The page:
Date of Award

Spring 5-18-2015

Degree Type

Dissertation

Degree Name

Doctor of Social Work (DSW)

First Advisor

Lina Hartocollis, PhD

Second Advisor

Judith Kay Nelson, PhD

Abstract

Humor can be a powerful therapeutic tool in clinical social work: It creates a layer of connection between clinician and client, can strengthen the therapeutic bond and provides a gateway to change on cognitive, emotional, and biological levels. It can help restore a sense of playfulness, lightness, and fun—innate qualities often lost as a result of adverse early experiences, including insecure attachment and trauma. The first paper of this two-paper theoretical dissertation reviews facets of humor development as an integrated social, cognitive, and emotional system that starts in infancy, with the objective of providing clinicians with a theoretical basis for integrating humor into therapy. Humor is examined through the play system as a component of attachment theory, mentalization, and the cognitive/emotional appreciation of incongruities. Theory is linked to practice through clinical vignettes. The second paper focuses more deeply on the clinical application of humor in clinical social work and the ways in which humor can be utilized by clinicians as a therapeutic tool. It addresses therapists’ use of self, categories of humor, the importance of increasing mentalization skills to heighten awareness and timing in humorous interjections, the broaden and build theory of positive emotions, recent studies correlating humor, well-being and resiliency, and caveats about using humor.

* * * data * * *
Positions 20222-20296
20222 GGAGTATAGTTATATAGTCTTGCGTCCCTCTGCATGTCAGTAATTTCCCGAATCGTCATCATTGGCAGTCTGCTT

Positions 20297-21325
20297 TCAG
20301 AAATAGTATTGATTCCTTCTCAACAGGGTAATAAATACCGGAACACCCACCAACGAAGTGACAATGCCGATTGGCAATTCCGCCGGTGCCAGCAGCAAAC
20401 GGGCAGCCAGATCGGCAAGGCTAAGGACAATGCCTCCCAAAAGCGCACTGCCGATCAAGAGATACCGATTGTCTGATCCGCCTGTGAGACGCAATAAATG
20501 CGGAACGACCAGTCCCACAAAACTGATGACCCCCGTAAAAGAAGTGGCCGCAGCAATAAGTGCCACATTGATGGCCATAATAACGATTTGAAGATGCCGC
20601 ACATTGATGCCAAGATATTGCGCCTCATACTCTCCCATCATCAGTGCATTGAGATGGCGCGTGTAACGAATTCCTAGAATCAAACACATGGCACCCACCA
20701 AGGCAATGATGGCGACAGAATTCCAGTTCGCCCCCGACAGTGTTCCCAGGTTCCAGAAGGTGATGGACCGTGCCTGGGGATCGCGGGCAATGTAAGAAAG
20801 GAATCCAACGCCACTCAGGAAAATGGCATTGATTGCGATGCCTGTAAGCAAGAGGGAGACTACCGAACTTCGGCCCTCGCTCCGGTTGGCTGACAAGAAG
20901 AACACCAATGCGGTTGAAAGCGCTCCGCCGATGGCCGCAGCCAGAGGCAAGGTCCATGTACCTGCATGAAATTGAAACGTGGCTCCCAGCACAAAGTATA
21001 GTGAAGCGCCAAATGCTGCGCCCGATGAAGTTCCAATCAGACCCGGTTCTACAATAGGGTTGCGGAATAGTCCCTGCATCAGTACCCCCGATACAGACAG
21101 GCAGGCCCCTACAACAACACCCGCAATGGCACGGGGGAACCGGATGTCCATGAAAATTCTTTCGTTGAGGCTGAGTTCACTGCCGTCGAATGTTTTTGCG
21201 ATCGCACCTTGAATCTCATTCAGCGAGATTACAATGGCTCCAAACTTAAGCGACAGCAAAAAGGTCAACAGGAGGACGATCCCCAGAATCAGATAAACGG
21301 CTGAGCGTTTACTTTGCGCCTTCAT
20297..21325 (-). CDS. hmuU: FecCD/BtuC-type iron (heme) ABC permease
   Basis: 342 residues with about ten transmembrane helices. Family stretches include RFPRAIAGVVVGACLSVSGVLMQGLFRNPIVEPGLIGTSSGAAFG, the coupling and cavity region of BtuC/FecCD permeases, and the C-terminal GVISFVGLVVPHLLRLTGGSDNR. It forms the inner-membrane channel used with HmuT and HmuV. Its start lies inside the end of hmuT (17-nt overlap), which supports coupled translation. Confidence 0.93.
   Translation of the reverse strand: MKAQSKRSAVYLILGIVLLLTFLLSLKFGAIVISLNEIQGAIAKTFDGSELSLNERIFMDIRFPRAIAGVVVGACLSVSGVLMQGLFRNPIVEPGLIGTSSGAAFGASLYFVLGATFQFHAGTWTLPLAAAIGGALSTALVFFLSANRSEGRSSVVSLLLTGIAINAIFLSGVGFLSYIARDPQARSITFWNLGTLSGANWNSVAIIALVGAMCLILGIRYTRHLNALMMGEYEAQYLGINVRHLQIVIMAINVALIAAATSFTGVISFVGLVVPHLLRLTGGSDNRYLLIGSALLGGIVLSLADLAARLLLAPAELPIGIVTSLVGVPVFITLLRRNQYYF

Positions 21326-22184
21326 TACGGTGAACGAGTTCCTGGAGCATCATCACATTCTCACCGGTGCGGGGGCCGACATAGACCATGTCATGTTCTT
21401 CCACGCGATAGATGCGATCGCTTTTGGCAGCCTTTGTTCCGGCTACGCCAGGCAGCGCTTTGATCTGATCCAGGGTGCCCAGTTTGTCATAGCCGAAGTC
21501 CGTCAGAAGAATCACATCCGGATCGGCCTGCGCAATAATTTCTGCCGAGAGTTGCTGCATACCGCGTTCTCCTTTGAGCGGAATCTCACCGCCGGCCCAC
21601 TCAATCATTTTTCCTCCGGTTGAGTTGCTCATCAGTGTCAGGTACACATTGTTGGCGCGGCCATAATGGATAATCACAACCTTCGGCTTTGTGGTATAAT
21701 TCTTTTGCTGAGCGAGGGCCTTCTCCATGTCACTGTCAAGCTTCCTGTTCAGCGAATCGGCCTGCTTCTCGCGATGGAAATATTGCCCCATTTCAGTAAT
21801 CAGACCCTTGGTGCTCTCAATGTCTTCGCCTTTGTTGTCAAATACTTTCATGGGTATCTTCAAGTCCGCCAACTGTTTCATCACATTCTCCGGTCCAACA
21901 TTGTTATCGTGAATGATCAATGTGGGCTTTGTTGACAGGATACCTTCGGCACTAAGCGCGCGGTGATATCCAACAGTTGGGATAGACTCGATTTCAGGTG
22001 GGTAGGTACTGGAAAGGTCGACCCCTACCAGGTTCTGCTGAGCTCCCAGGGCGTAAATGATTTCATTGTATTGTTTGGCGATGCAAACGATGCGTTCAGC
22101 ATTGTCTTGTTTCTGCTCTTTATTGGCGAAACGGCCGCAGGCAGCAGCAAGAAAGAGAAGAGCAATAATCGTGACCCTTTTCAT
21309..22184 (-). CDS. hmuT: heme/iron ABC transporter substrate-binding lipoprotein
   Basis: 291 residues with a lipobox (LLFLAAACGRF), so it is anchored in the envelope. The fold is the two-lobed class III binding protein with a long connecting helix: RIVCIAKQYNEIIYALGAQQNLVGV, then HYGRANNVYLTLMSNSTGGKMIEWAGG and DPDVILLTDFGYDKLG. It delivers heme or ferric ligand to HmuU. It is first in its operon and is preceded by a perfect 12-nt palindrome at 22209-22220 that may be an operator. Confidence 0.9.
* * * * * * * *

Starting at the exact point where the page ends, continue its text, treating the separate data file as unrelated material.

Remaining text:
Included in

Social Work Commons

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